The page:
The Safari was on the North Blackpool Pond Trail at about 6.30 this morning ready to help lead a late Dawn Chorus Walk...tomorrow is International Dawn Chorus Day, not sure how that works in the international bit of the Southern hemisphere, but hey-ho, it was chilly in the wind but not to bad in the lee of the trees.
All the species present were singing, just not all at the same time which is a bit easier for novices to get their ear in unlike the real dawn chorus a coupe of hours earlier when everything is singing at the same time, adds to the overall experience but is hard to differentiate which voice is who's if you're not an ardent bird listener.
Almost straight way we heard an NBPT patch year bird, a Lesser Whitethroat always a nice find. Blackcap and 'ordinary' Whitethroat soon fell too.
When the crew arrived a Reed Bunting was 'zip zip zap zapping' in the nearest bush but we couldn't see it through the fresh new growth.
We walked along the trail listening at various points and having a look see at the other wildlife to be found like the almost open Bluebells and the multitudinous Grey Squirrels.
At the lake at the far end the Heron was almost hidden sat hunkered down on it's nest, a Sparrowhawk was seen carrying nesting material and a Great Crested Grebe provided some glamour. The 'wild-side' of the lake held both Reed Warbler and Sedge Warbler if a little confusingly at first it took the three most experienced of us a few minutes of concentrating to work out there were actually two birds present! They took our NBPT list to 59 for the year.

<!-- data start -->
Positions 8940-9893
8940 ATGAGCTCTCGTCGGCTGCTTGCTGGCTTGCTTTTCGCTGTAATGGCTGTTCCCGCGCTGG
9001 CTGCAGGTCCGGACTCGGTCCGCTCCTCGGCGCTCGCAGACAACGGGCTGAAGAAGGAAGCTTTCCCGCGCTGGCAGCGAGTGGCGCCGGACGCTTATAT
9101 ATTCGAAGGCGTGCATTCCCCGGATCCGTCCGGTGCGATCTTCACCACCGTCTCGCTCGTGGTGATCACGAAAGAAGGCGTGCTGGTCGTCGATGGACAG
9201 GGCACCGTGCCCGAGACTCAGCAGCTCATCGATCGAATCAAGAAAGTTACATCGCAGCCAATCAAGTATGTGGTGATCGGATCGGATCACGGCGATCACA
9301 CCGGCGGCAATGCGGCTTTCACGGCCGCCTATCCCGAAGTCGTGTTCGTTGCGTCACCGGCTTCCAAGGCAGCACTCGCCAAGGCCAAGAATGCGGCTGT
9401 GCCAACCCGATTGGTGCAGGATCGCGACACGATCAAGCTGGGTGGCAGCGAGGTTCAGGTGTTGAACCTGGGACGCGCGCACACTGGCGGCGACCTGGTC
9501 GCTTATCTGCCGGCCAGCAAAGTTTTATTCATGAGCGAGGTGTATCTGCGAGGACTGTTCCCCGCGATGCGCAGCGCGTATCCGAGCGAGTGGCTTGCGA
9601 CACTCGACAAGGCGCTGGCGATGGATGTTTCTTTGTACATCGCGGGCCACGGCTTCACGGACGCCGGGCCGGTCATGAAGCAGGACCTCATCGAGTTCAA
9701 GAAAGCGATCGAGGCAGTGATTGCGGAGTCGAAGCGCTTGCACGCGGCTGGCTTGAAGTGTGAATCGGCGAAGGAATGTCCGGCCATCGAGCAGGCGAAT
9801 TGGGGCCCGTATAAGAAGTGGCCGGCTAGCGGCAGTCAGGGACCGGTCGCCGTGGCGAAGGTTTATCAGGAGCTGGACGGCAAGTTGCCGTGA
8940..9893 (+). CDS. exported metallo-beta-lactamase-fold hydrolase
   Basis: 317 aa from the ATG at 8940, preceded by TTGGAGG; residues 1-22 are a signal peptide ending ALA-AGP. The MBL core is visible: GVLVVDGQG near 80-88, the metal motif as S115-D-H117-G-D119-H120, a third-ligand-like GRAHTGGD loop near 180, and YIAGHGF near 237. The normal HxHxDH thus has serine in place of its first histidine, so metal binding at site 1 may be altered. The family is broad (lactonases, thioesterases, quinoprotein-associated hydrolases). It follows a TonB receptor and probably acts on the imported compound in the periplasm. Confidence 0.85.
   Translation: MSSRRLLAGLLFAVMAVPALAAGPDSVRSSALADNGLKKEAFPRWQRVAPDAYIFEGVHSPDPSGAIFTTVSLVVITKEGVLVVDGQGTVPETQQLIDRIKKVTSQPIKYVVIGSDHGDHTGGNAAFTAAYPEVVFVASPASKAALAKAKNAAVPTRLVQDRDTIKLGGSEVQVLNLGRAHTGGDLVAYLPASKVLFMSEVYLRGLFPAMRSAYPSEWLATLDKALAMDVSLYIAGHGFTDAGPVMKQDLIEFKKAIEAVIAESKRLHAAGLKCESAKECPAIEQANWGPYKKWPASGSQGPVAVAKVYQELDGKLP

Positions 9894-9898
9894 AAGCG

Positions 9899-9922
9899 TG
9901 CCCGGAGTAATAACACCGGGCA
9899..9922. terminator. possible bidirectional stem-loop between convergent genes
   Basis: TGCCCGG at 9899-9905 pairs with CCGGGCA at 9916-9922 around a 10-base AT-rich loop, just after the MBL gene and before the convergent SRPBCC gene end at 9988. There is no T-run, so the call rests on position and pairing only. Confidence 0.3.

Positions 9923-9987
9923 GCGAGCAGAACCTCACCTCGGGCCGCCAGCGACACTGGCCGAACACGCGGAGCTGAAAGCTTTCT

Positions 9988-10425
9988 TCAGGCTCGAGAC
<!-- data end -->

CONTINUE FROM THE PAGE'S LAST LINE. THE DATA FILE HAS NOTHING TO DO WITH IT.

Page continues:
Also at the lake we saw the striking and very impressive wood sculpture for the first time.
There will be another one but not quite the same at our end of the trail shortly - one to look out for in the next few weeks.We were out a full three enjoyable hours in the end.
After a lush brekkie of toasted crumpets Frank wanted to go out so we took him and saw the bees were out on our neighbours dry stone bank at last. not sure what the larger mining bee is but Gooden's Nomad Bees were also out.
Back at Base Camp a Wren was scuttling around the wood-store like a mouse and giving it plenty of vocal welly. Wifey spotted it disappearing into a defunct' upside-down tomato hanging basket by the garage doors. A sneaky peaky revealed a mossy ball hidden in the depths. Hope it survives there's a nasty looking tear top left that could give in any of the strong winds we get here...
It took a while to get a decent pic of him as being a Wren he just never sat still for a second.
|Taken through dirty double glazing at a very acute angle|
Not much else happening at Base Camp, a pair of Long Tailed Tits were seen in the front - not seen them round here for a few weeks, and three Swallows (Garden #30) tazzed over northbound.Where to next? Another early start because the moth trap is out for the first time this year...blimey that's late!!!
In the meantime let us know who's vocal chords are being tested to their limit in your outback .